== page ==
Fair enough. There are times all of us want a God with skin on, so we attempt to put skin on God by interpreting certain things as signs or indications of God’s presence. And if we’re very honest with ourselves, not just signs of God, but particular signs and indications we want from God having to do with our heart’s desires, wants, needs, or a way of allaying of our fears.
But almost anyone, apart from a very, very young child, who has been a Christian for more than 20 minutes will attest to the fact God generally does not cooperate with these efforts. God’s ways, signs, indications, and timelines are not our ways, signs, indications, and timelines.
Which makes it very easy to identify with Abram, who in time will be Abraham, our father in faith, in today’s reading from Genesis. Abram is without a legitimate heir, and certainly not the possessor of any significant land holdings. God comes to him and promises he will not only have both but in fact, his descendants will be as plentiful as the stars in Heaven. They are fantastic, amazing promises. And ones Abram reasonably questions.
In this particular case, God does respond to his questions as they come, and each time Abram is temporarily assured, but the new questions arise. Actually they will continue all his life. Some of them will be answered, others won’t.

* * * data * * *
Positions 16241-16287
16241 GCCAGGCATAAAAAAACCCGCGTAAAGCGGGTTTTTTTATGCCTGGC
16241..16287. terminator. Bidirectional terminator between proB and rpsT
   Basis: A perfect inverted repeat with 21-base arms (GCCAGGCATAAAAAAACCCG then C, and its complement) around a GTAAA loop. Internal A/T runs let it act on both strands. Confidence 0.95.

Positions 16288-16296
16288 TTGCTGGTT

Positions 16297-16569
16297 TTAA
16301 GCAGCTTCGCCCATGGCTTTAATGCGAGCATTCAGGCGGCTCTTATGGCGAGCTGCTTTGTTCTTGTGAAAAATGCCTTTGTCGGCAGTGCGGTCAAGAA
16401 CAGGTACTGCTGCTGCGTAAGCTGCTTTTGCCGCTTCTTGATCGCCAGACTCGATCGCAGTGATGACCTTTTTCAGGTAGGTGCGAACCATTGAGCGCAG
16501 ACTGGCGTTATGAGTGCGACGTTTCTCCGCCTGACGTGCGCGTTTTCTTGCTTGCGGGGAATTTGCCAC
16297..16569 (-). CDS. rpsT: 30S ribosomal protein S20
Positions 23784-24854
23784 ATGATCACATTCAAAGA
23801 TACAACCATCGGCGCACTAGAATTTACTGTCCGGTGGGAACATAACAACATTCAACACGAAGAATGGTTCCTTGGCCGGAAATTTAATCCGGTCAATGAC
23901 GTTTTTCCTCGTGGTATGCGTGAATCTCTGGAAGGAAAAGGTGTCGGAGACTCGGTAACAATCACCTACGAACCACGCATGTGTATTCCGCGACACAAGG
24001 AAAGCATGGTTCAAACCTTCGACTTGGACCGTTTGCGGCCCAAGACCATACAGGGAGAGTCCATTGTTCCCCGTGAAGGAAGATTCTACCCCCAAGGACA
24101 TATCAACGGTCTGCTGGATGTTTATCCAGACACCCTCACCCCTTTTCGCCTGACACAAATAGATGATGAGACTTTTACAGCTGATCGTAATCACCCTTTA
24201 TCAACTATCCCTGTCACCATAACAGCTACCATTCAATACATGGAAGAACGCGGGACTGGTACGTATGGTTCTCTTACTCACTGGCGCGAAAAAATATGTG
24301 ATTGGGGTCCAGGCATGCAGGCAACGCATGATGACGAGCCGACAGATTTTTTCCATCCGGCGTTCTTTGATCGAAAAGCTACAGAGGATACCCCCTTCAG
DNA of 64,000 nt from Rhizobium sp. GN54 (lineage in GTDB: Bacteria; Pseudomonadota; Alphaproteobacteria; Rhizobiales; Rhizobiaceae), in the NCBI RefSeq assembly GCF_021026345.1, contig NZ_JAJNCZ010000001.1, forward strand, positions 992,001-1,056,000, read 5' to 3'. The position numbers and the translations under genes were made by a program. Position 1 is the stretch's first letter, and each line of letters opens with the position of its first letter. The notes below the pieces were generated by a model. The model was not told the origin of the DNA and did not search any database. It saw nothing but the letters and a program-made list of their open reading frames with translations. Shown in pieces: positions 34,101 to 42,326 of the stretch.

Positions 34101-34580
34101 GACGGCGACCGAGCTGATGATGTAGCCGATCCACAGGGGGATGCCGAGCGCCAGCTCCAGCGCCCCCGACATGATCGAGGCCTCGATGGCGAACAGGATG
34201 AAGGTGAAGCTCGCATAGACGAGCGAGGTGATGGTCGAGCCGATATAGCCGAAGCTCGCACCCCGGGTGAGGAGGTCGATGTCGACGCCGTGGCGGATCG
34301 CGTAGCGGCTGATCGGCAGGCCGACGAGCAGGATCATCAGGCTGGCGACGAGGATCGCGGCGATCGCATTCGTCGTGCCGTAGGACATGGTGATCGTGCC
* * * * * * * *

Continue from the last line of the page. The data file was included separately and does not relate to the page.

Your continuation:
It is the same in our lives as well. But there is good news contained within this story of Abram for in it we see firsthand, how the asking of questions is not what makes us unrighteous. In fact, far from it. Now we have to accept we may not get the answers we want, or even any answers at all—at least that we can discern, but questions themselves are alright.
Actually what can make us if not unrighteous, then perhaps disengaged from God, is when we stop asking questions. Because as in any relationship, the point in which we are no longer curious about the other, or wanting to stay in dialog with our beloved, can be a sign the relationship is in trouble or even coming to an end.
On this second week in Lent, we are now sufficiently into the season to have begun to settle into its rhythms. By its very nature, and the practices we may engage in, the season asks us to think deeply about, and question, the nature of our relationship with God: where we see signs of God’s presence; to be curious about what God is doing in our lives and what we need to do to better discern God’s will for us. Some of us may be wondering about the end of days; others how we’re simply going to get through the current day; and still others any of the myriad of issues, concerns, and joys we bring to God.
The important thing is we continue to look, ponder, wonder, and ask. And if we find we have stopped or slowed down our looking, pondering, wondering, and asking, then maybe the best thing we can do this Lenten time is to simply step back and remember how and why we fell in love with God in the first place. And then open our hearts and allow ourselves to fall in love with God all over again. It’s hard to think of a finer Lenten discipline.
And do so consciously, in the knowledge there will always be things in this life of faith we will never understand. But knowing at the same time, we have also been given the great gift of hope for what is yet to come. The greatest sign of which is seen in Jesus, the one who gave all he had so we would have the ability to see all that’s possible.
The Rev. Canon Allisyn Thomas
24 February 2013